While in Florida, the pilots fly Goodyear employees and their guests on prearranged goodwill trips, where the pilots only fly for an hour at a time, alternating between flights. On a cross country trip, two pilots may spend an entire day on a ship, flying only thirty to fifty miles each hour, and during an event, it can seem even more monotonous. "Sometimes, it's 5-6 hours of going around in a circle," Thomas says, "in everything from great weather conditions to terrible weather conditions." Thomas enjoys flying for car races, because he can follow the action nicely from his vantage point. I did actually ask him why he enjoys his job, aside from the obvious reason. "You're pretty much your own boss up here," he tells me. "By the same token though, all the responsibility is on you."
The entire blimp operation here appears to be a great place in which to work. Discussing the outfit with mechanics, pilots and office personnel, I found that many have worked here for decades, and, even though everybody has to drop what they're doing and run outside to the landing pad several hundred yards away and grab hold of a huge flying object and pull it to earth each hour, several days a week, they are happy with their work. "I have no complaints here in 18 years," says Thomas.
A popular feature of the Goodyear blimps is their "Super Skytacular" displays. At 105 feet long, these may well be the world's largest reader boards. Each display is actually a matrix of 7,560 LED's mounted on printed circuit boards (the board on the left is about three inches tall, and they can be seen in the side photo) and can deliver near-photo quality images to the night sky.
When Hurricane Andrew hit Homestead, Florida, some fifty miles south of this base, the blimp was in Kentucky. With widespread damage that wiped out power and phone lines and affected millions of people, there was a major communications problem. To compound the mess, many victims did not speak English. So the crew brought the blimp home quickly and flew it over the disaster site, using its giant reader boards to display messages in English, Creole and Spanish; "Aqua Embotellada," read one message, telling people where they could find bottled water. Only about half of the messages flashed on this blimp are for Goodyear, with the others for public service.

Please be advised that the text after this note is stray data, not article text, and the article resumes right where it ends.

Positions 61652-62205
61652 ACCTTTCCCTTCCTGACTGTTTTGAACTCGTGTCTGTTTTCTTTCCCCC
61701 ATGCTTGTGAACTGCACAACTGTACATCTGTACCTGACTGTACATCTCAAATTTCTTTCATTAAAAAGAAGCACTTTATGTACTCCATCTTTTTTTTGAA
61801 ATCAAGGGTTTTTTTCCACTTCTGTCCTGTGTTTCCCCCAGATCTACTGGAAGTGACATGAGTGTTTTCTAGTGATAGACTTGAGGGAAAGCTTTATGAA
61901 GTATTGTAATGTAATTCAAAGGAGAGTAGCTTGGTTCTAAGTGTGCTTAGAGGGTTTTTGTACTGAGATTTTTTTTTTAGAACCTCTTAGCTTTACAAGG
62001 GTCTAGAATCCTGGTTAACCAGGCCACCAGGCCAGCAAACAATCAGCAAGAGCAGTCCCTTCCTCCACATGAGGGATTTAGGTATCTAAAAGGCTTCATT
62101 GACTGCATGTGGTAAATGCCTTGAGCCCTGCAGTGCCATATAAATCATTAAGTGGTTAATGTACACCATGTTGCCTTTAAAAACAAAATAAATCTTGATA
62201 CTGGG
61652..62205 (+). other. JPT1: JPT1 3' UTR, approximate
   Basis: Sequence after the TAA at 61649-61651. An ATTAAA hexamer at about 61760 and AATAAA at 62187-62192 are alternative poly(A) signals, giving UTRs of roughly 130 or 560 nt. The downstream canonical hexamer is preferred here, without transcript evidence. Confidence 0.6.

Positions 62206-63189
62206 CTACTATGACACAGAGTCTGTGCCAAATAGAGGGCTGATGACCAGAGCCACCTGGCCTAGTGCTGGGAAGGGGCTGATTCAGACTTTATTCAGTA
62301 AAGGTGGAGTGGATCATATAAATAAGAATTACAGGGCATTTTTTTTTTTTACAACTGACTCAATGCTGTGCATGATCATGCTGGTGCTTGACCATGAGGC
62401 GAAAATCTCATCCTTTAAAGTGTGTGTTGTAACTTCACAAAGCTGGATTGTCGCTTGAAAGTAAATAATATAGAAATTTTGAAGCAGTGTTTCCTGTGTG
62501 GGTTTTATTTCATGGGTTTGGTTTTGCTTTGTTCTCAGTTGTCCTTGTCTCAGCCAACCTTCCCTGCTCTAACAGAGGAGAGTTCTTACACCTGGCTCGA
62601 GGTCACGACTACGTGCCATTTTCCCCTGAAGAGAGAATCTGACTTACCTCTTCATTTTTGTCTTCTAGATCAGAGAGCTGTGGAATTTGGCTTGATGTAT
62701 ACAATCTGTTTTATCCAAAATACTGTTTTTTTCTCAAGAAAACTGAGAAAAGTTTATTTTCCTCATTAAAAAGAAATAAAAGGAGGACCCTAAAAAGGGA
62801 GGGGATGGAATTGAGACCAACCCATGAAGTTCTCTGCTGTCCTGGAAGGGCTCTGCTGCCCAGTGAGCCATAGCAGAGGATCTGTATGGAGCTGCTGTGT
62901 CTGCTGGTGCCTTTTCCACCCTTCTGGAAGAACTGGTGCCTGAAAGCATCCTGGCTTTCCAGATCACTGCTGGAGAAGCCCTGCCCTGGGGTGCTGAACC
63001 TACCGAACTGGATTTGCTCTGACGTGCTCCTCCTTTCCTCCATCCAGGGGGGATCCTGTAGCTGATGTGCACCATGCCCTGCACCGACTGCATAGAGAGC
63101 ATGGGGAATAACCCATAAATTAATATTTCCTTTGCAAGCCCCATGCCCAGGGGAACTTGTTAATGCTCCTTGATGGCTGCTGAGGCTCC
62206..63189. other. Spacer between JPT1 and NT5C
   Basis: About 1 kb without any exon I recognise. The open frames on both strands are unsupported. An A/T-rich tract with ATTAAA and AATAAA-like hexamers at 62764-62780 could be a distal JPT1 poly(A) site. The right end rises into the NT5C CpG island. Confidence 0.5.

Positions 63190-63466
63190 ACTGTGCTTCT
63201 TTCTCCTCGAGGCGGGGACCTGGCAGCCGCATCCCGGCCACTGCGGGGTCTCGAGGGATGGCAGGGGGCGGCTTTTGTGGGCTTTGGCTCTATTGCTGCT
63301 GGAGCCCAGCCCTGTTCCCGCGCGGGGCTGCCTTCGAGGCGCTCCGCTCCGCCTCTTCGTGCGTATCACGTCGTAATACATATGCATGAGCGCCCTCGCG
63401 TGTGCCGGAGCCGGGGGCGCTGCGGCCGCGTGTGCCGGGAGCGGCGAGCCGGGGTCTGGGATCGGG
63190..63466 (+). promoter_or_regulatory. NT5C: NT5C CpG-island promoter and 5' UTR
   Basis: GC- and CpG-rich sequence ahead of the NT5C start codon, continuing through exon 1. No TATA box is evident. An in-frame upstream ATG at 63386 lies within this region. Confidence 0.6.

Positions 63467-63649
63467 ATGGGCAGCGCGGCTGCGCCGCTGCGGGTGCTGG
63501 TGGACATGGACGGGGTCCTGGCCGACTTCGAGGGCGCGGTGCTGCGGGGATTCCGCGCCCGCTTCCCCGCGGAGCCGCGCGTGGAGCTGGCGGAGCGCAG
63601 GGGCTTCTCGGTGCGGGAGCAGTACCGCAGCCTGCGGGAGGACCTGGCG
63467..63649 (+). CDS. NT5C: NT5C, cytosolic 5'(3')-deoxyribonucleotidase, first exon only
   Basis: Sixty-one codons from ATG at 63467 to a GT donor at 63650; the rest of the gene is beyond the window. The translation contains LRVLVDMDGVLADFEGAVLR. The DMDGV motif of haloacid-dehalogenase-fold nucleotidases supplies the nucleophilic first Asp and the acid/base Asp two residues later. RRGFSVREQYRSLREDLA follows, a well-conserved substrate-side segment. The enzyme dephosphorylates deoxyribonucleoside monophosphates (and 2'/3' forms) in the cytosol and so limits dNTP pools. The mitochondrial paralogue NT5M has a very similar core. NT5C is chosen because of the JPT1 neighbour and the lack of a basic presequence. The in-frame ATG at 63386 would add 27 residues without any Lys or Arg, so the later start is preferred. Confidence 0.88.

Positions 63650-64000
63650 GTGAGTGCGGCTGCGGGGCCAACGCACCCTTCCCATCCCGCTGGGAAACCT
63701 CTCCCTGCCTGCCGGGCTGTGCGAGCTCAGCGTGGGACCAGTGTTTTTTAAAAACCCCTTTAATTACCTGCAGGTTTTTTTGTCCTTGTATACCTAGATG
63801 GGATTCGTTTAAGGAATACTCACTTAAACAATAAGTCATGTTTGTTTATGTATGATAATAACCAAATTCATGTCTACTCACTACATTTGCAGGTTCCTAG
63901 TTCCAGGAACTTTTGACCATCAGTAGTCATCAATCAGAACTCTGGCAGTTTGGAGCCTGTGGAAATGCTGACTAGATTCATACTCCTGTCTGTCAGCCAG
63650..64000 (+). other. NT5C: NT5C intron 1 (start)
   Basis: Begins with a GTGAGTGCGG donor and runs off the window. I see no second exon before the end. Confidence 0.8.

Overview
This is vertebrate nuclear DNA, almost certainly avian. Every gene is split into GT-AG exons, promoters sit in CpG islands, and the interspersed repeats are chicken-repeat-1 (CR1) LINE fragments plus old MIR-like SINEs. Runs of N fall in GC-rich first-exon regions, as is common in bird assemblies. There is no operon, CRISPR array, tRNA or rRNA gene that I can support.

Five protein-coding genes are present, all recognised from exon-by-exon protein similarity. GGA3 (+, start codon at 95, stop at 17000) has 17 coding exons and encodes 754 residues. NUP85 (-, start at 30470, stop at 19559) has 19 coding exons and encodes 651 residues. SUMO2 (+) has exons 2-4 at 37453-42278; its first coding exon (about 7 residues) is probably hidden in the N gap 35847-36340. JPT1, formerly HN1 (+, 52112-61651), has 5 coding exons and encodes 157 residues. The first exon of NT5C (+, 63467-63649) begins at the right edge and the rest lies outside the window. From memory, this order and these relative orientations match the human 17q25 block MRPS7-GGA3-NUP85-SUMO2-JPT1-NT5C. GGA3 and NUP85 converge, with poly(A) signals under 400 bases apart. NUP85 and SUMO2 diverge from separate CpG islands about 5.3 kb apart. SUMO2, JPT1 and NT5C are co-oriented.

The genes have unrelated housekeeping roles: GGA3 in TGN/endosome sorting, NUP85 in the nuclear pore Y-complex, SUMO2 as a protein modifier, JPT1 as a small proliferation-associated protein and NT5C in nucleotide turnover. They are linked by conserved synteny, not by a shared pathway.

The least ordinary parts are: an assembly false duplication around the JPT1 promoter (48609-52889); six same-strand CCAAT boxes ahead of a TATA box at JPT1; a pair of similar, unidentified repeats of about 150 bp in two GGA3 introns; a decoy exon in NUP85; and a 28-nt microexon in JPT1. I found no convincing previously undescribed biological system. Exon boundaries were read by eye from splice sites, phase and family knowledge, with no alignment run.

After about half an hour in the sky, it is time for us to return. We approach the base and I can see a dozen men walking toward the pad. "Every single landing is different," says Thomas. Indeed, ours is very different. The wind today is not only strong, but it is gusty and it shifts erratically. The ground crew runs out and a few men grab hold of the bow lines, trying to pull the 192 foot-long beast to the ground. Thomas has the engines revved and the elevator down hard and he's trying to keep this monster faced into the wind. But the wind shifts and pulls us away and up. The ground crew has the good sense to know when to let go of the lines - I know I saw one kid airborne for a moment - and we take off for a second approach.
We circle the golf course again, and Thomas tacks into the strongest gusts, eyeing the 20-knot wind sock, which is pointing right at us. As we approach the ground, the winds get even more gusty and shifty and we are bounced around a bit. I'm worried about the ground crew scrambling around the ship, with the 78 inch propellers, which Thomas now has humming at about 2,700 RPM. Two men run to the gondola with heavy sandbags and load us down, then they jump on the rails. Thomas is fighting with the wind, as it tries to spin us around. A crewman opens the side door and our passengers climb out. I jump off the airship, and another pilot boards. He and Thomas trade off the controls and Thomas jumps out. We run clear of the Stars and Stripes and it takes off for another adventure.
The secret to flying a blimp? "It takes patience," Captain Dan Thomas tells me afterward. "And it takes the right attitude about this kind of flying." Attitude is important, because it is obvious that you don't fly a blimp to get someplace, you fly a blimp to be someplace, and that place is usually a thousand feet up, with the world below you, and your beautiful life before you, and all your troubles vanished into thin air.